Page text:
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Bill Nelson Says No to the Public Option “Opt-Out”

Sen. Bill Nelson was on MSNBC with David Shuster talking about the AHIP
extortion attempt report about insurance premiums, which he rightly dismissed. (“You have to look at who produced the report. The insurance industry did.”) After saying that the Senate Finance Committee would pass the bill tomorrow with all Democrats supporting it “to get it out of the committee,” Shuster asked:

SHUSTER: I’ve gotta ask you a question about a proposal that started percolating last week. And this is about the public option. You voted against the Rockefeller plan, and I believe you voted for the Schumer plan for the public option. There’s a proposal that’s now circulating out there that would be essentially an opt-out for the states, the idea that you would start with a public option in the plan, and then leave it to the states, in your case Florida, to decide if they want to opt out. Would that merit your support?

NELSON: Um, no. I think we ought to have the competition of the insurance companies, and that’s the Schumer amendment that I voted for, and I think it ought to be available in all markets, each of the states. The idea is, let the free market competition really determine what the rates are. But to keep those market conditions without keeping the premiums artificially high, put the government insurance company in there. But that company has to compete on the same rules as everybody else…

Shuster then asked, what if Baucus and Kent Conrad go to him and say “we just don’t have the votes,” would he be amenable to the opt-out? And Nelson said he’d rather go with Olympia Snowe’s trigger in that case. Shuster asked why, wouldn’t the opt-out plan be a bit stronger, and Nelson said:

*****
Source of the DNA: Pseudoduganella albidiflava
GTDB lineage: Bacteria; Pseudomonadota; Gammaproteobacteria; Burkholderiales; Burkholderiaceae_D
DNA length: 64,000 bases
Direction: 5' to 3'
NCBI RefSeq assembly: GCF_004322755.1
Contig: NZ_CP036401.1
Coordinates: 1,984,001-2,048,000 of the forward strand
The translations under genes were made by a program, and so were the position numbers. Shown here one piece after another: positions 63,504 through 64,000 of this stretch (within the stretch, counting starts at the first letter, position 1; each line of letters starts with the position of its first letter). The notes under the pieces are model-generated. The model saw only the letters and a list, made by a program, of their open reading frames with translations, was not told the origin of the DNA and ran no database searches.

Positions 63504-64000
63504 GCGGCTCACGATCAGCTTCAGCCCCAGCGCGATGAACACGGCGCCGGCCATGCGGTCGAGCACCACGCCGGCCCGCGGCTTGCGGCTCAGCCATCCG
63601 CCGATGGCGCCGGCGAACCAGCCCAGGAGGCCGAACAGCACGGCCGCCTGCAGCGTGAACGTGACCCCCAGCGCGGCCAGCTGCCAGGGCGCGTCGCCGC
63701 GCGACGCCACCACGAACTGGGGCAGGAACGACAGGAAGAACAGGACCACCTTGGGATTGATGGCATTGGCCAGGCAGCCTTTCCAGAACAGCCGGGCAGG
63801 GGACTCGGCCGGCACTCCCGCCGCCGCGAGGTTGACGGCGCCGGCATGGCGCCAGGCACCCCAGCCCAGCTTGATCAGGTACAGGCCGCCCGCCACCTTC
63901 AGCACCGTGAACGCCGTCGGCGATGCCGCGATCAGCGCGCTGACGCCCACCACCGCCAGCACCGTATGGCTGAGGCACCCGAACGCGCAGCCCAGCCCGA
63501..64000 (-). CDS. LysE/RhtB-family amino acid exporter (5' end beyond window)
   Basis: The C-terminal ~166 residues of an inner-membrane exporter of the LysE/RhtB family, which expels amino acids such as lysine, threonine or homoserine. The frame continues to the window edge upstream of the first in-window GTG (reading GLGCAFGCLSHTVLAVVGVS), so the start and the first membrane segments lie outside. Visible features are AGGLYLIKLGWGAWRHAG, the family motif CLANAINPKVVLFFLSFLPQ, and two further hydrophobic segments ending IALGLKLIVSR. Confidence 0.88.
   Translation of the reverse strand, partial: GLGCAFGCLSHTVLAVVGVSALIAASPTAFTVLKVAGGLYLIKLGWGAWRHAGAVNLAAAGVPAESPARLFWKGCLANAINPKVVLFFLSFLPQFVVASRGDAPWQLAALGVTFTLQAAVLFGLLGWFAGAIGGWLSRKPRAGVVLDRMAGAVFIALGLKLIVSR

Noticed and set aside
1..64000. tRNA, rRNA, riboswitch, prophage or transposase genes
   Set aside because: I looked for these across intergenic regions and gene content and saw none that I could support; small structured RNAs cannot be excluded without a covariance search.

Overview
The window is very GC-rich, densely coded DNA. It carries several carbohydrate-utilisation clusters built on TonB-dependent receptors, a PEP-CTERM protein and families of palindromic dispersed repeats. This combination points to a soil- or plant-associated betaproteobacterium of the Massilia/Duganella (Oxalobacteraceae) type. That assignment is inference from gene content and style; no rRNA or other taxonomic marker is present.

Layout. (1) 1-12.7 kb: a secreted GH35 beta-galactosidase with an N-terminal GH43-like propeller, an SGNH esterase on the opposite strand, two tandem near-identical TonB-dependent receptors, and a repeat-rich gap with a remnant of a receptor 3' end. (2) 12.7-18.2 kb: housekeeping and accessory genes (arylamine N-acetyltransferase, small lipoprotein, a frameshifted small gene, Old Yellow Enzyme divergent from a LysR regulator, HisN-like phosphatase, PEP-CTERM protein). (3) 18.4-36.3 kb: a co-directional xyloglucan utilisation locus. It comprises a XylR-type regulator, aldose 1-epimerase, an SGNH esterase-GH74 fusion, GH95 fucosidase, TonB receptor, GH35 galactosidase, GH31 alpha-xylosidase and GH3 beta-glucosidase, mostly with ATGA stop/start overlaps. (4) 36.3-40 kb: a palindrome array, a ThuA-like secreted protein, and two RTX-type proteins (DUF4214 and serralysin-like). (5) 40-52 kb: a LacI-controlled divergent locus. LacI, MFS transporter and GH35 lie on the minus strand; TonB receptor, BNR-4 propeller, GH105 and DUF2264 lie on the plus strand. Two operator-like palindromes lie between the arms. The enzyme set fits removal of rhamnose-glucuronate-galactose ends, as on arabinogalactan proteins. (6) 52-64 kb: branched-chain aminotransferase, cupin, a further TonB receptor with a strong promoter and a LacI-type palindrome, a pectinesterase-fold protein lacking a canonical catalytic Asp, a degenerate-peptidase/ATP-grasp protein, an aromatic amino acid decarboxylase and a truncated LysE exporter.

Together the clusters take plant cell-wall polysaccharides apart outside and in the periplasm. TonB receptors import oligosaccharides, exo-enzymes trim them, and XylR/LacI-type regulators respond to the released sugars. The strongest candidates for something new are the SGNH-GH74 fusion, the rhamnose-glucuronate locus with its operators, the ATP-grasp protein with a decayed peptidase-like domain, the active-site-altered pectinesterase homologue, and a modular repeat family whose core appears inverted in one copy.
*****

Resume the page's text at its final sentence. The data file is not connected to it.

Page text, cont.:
NELSON: I think it’s the opposite. I think the trigger would be more important, otherwise you could have a state which would say, well, the insurance companies lobbied that state, and they just completely did what the insurance companies wanted and they took away the public option.

Nelson, a former state Insurance Commissioner in a state with a Republican legislature and Governor, probably understands that an opt out would mean that Florida gets bubkus. Obviously, his positive comments on the trigger mean he’s itching to sell out, but not in a way that would deny his constituents at least a fig leaf of a benefit. The politics of the opt-out haven’t been thought out entirely by supporters; in states like Florida it probably loses Democratic votes. Debbie Wasserman Schultz basically said the same thing today on the Young Turks radio show:

CENK UYGUR: The opt out idea is pretty simple. You get the public option by the federal government, but different states can opt out of it, but they have to actively, proactively opt out of it, either through their state legislator, or maybe even a referendum, or act of the governor, or combination thereof. And then that gives red state senators, whether they’re Democrats or Republicans….

DEBBIE WASSERMAN SCHULTZ: Then we’re not providing the necessary competition and choice for Americans in those states.

CENK UYGUR: That’s definitely a downside of it. The upside of it is it takes away all excuses. If you say, “Hey listen, I’m not comfortable with the public option.” Great then your state doesn’t have to have it.

DEBBIE WASSERMAN SCHULTZ: No, but we have mixed delegations Cenk, where we have Republicans… I don’t know… I have to spend some more time hearing about that. In my state we’ve got 10 Democrats and 15 Republicans and a split on our Senators. I wouldn’t want to be duking it out with the rest of my delegation on who wins, on whether or not we do or don’t participate in the public option. And I certainly wouldn’t want Charlie Christ to be able to make the decision. And he is our governor.

If the opt out doesn’t bring in additional votes and in fact loses some, I’m not sure why it’s being discussed as an option.

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David Dayen

David Dayen

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